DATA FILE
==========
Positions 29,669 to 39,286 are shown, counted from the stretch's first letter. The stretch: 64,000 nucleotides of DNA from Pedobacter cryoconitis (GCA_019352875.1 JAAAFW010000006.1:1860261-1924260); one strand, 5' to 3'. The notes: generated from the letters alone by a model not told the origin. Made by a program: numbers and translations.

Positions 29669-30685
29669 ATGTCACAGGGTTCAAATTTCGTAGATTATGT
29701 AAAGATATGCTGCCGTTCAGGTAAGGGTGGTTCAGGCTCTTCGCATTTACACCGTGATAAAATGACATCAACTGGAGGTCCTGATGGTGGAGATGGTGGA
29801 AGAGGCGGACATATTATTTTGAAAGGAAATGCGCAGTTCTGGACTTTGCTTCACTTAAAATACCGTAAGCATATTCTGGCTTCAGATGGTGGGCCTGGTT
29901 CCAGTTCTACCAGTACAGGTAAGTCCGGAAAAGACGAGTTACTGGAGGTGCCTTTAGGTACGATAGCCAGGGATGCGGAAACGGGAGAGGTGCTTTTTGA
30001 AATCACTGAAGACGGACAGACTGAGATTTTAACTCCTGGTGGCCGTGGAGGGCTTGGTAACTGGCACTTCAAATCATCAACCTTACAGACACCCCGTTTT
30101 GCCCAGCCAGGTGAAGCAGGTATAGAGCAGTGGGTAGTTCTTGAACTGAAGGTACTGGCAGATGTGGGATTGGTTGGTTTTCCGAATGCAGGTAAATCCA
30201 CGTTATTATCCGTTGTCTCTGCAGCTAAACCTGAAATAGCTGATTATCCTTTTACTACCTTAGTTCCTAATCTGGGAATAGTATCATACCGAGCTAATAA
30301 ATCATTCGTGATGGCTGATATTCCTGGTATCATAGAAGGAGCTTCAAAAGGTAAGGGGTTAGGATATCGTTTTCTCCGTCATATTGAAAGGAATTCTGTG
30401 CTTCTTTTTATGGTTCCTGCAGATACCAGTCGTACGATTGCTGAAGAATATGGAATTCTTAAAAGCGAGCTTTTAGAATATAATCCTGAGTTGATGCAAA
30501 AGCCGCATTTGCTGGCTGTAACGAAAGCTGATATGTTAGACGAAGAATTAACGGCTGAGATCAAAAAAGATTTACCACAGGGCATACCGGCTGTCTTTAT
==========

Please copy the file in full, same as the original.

Positions 29,669 to 39,286 are shown, counted from the stretch's first letter. The stretch: 64,000 nucleotides of DNA from Pedobacter cryoconitis (GCA_019352875.1 JAAAFW010000006.1:1860261-1924260); one strand, 5' to 3'. The notes: generated from the letters alone by a model not told the origin. Made by a program: numbers and translations.

Positions 29669-30685
29669 ATGTCACAGGGTTCAAATTTCGTAGATTATGT
29701 AAAGATATGCTGCCGTTCAGGTAAGGGTGGTTCAGGCTCTTCGCATTTACACCGTGATAAAATGACATCAACTGGAGGTCCTGATGGTGGAGATGGTGGA
29801 AGAGGCGGACATATTATTTTGAAAGGAAATGCGCAGTTCTGGACTTTGCTTCACTTAAAATACCGTAAGCATATTCTGGCTTCAGATGGTGGGCCTGGTT
29901 CCAGTTCTACCAGTACAGGTAAGTCCGGAAAAGACGAGTTACTGGAGGTGCCTTTAGGTACGATAGCCAGGGATGCGGAAACGGGAGAGGTGCTTTTTGA
30001 AATCACTGAAGACGGACAGACTGAGATTTTAACTCCTGGTGGCCGTGGAGGGCTTGGTAACTGGCACTTCAAATCATCAACCTTACAGACACCCCGTTTT
30101 GCCCAGCCAGGTGAAGCAGGTATAGAGCAGTGGGTAGTTCTTGAACTGAAGGTACTGGCAGATGTGGGATTGGTTGGTTTTCCGAATGCAGGTAAATCCA
30201 CGTTATTATCCGTTGTCTCTGCAGCTAAACCTGAAATAGCTGATTATCCTTTTACTACCTTAGTTCCTAATCTGGGAATAGTATCATACCGAGCTAATAA
30301 ATCATTCGTGATGGCTGATATTCCTGGTATCATAGAAGGAGCTTCAAAAGGTAAGGGGTTAGGATATCGTTTTCTCCGTCATATTGAAAGGAATTCTGTG
30401 CTTCTTTTTATGGTTCCTGCAGATACCAGTCGTACGATTGCTGAAGAATATGGAATTCTTAAAAGCGAGCTTTTAGAATATAATCCTGAGTTGATGCAAA
30501 AGCCGCATTTGCTGGCTGTAACGAAAGCTGATATGTTAGACGAAGAATTAACGGCTGAGATCAAAAAAGATTTACCACAGGGCATACCGGCTGTCTTTAT